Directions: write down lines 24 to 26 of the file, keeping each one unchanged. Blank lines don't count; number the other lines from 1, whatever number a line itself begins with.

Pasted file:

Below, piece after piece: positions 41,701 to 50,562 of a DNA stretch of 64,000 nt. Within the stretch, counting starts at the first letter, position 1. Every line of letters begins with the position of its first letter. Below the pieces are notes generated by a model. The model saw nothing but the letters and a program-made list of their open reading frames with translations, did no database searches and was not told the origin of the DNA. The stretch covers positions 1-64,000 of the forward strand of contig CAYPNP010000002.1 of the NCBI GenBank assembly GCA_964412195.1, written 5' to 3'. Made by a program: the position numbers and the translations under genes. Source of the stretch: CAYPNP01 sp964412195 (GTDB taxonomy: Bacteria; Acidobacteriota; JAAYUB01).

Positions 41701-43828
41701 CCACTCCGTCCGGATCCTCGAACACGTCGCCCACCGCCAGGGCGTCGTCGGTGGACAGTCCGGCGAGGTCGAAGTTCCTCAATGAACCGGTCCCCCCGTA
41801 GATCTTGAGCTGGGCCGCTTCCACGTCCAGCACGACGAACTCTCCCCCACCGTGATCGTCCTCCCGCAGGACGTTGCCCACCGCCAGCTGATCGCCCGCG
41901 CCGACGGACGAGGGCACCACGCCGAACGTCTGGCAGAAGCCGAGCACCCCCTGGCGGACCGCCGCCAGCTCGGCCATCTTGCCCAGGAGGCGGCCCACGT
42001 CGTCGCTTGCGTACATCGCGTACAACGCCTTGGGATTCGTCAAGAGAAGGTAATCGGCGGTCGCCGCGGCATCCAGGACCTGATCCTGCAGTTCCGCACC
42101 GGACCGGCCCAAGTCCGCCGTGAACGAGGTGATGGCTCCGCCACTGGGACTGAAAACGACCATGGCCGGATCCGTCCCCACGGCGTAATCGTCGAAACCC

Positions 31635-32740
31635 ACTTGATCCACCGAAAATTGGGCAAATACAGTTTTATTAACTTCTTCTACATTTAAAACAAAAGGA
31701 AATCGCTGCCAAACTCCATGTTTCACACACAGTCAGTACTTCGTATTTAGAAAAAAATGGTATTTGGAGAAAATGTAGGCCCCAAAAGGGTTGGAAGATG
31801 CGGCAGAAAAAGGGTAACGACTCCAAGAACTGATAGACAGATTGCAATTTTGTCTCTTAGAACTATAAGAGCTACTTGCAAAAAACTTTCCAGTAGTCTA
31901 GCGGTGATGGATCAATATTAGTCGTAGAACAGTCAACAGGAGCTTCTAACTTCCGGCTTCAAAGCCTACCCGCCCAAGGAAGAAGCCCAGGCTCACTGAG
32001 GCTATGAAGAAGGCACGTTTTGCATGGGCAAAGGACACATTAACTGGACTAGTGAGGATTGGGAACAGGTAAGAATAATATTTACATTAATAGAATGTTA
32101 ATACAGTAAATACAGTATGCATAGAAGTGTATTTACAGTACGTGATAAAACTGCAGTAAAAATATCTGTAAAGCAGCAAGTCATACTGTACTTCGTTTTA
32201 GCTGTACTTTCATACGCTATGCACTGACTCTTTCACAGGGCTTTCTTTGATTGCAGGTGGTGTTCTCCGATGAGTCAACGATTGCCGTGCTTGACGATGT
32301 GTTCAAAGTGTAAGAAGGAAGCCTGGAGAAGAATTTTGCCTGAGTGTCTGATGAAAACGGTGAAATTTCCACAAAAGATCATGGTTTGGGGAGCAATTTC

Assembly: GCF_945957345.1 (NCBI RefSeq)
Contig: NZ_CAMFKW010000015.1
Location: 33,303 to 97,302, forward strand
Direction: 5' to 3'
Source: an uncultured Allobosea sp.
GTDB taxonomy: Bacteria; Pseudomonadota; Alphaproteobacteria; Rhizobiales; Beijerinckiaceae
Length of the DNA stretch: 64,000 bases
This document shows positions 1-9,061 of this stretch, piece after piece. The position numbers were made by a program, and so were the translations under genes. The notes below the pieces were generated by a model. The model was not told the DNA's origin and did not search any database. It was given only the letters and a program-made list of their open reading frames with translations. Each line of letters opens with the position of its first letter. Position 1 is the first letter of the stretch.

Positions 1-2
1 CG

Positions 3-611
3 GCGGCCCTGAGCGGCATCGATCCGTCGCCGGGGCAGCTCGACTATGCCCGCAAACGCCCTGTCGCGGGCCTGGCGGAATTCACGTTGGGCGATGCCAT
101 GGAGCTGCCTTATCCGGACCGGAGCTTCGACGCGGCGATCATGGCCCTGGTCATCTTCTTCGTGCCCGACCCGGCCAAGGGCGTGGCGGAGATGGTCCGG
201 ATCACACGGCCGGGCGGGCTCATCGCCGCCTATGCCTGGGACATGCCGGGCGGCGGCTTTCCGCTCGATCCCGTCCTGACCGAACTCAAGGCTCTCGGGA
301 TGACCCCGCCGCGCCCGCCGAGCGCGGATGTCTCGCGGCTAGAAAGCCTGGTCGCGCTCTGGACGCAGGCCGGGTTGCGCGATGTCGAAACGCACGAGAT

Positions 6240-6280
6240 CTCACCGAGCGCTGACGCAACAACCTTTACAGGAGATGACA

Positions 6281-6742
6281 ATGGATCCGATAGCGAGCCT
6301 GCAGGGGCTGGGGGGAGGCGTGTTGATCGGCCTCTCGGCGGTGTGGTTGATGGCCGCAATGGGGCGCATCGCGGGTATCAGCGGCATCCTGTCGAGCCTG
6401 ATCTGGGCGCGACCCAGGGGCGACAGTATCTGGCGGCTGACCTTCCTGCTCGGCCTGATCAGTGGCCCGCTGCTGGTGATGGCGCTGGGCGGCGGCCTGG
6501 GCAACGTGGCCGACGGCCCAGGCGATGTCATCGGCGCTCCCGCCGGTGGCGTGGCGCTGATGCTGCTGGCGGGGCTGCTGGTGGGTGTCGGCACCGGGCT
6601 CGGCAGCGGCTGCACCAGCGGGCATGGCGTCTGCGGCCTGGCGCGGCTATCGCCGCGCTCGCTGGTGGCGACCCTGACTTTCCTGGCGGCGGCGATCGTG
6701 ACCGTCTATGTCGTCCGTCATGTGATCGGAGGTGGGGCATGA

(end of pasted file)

This document shows positions 1-9,061 of this stretch, piece after piece. The position numbers were made by a program, and so were the translations under genes. The notes below the pieces were generated by a model. The model was not told the DNA's origin and did not search any database. It was given only the letters and a program-made list of their open reading frames with translations. Each line of letters opens with the position of its first letter. Position 1 is the first letter of the stretch.

Positions 1-2
1 CG